A porcine model for polymicrobial respiratory infections with swine influenza virus and Staphylococcus aureus
Smith, Elizabeth Allison
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Influenza A virus (IAV) is a significant problem worldwide, and respiratory disease is further complicated by secondary bacterial infection. The emergence of highly pathogenic strains of IAV in conjunction with the increase of antibiotic-resistant bacteria threatens human health. A large-animal model effective for study of polymicrobial infection comparable to humans must therefore be developed. IAV has been studied extensively in small animals, including mice, rats and ferrets. However, these species frequently require IAV adaptation, reducing the capacity of these models to adequately represent human infection. Furthermore, species commonly used lack likeness to humans in both the presentation of symptoms and in lethality of infection. However, pigs are naturally susceptible to unadapted IAV and are considered to be the 'mixing vessel' for the recent pandemic IAV virus. Pigs are also susceptible to infection with Staphylococcus aureus, the most commonly isolated bacteria from IAV-infected human adults. Therefore, the use of pigs in the study of polymicrobial respiratory infections would be ideal for characterizing a host immune response comparable to humans, as well as for the development of diagnostics and therapeutics. Using this novel model, we determined that pigs are susceptible to Staphylococcus aureus, swine IAV, and polymicrobial infection. Furthermore, we showed that IAV infection predisposes pigs to Staphylococcus aureus pneumonia, and this susceptibility is dependent on day post-IAV infection.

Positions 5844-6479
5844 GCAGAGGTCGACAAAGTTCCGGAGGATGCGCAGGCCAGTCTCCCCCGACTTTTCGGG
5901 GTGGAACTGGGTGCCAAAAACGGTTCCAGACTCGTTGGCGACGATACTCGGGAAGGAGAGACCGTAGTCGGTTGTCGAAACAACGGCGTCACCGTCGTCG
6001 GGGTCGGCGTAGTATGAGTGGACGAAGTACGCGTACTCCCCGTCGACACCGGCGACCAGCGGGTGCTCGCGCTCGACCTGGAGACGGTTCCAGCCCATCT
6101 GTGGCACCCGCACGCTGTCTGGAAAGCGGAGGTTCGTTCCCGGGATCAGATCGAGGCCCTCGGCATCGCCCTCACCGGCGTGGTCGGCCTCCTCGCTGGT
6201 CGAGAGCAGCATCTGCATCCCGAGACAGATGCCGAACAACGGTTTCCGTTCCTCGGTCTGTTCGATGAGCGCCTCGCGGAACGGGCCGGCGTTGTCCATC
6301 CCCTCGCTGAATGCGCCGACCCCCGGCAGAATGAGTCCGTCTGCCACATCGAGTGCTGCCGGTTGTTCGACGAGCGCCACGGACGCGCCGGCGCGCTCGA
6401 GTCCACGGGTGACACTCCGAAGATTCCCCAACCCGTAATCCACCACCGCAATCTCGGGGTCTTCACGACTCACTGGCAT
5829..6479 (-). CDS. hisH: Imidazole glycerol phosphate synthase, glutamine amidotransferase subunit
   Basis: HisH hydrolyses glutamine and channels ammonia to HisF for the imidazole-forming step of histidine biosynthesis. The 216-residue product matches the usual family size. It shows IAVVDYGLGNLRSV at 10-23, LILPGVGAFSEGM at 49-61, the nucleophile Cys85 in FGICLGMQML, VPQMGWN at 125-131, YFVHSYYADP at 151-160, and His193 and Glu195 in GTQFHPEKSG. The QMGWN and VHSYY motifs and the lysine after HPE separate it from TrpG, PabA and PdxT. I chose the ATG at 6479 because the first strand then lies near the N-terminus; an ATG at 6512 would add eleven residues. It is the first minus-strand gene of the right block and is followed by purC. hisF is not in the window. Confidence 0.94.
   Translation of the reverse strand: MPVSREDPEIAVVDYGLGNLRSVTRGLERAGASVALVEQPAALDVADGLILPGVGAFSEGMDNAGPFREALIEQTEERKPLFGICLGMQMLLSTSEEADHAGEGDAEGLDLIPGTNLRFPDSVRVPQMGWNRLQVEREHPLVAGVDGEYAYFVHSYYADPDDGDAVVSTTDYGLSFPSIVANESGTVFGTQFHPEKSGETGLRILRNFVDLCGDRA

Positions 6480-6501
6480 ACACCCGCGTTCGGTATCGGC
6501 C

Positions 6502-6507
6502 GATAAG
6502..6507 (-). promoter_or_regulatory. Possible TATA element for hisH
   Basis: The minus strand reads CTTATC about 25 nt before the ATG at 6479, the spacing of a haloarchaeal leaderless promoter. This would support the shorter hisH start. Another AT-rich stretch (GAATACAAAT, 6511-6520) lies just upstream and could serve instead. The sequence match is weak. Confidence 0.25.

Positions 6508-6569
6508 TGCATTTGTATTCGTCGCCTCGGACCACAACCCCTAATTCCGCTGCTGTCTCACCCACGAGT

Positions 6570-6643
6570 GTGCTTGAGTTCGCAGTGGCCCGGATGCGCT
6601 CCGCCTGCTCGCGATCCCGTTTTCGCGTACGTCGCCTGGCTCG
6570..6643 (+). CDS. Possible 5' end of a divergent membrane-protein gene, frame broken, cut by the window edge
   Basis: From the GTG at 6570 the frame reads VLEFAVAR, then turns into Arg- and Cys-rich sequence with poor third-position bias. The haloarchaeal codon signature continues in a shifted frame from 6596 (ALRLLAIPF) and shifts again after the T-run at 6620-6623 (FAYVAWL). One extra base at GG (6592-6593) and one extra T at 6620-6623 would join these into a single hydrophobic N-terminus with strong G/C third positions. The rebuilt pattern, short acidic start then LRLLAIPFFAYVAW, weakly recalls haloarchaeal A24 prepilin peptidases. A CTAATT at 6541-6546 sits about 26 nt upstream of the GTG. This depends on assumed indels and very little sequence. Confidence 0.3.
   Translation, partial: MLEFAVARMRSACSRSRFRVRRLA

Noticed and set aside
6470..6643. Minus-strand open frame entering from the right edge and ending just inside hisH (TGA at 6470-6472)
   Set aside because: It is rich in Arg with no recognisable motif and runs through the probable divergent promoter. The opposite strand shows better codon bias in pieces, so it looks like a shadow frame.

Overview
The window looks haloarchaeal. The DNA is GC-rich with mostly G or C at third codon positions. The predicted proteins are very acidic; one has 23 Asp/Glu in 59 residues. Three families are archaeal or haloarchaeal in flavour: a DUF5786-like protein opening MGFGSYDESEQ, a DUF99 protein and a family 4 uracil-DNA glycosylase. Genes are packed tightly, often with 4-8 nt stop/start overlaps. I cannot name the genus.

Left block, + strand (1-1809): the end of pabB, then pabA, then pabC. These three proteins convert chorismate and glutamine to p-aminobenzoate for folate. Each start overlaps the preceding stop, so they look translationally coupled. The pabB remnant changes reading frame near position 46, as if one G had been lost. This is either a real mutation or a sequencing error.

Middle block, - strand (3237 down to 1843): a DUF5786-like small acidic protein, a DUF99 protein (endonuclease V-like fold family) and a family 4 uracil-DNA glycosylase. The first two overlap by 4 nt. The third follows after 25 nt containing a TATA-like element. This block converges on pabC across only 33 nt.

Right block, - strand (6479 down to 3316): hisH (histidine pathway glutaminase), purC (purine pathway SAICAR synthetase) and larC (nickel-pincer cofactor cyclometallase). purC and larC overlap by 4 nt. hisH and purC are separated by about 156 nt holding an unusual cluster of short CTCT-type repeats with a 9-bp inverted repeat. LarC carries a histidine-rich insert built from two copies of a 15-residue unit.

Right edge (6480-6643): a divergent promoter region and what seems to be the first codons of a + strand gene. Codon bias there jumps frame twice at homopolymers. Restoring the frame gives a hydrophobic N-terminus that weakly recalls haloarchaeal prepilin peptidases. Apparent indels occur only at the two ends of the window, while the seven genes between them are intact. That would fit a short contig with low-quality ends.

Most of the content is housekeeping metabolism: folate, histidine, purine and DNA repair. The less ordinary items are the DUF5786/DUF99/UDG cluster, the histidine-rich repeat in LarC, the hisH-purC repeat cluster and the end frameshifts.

- Masters Theses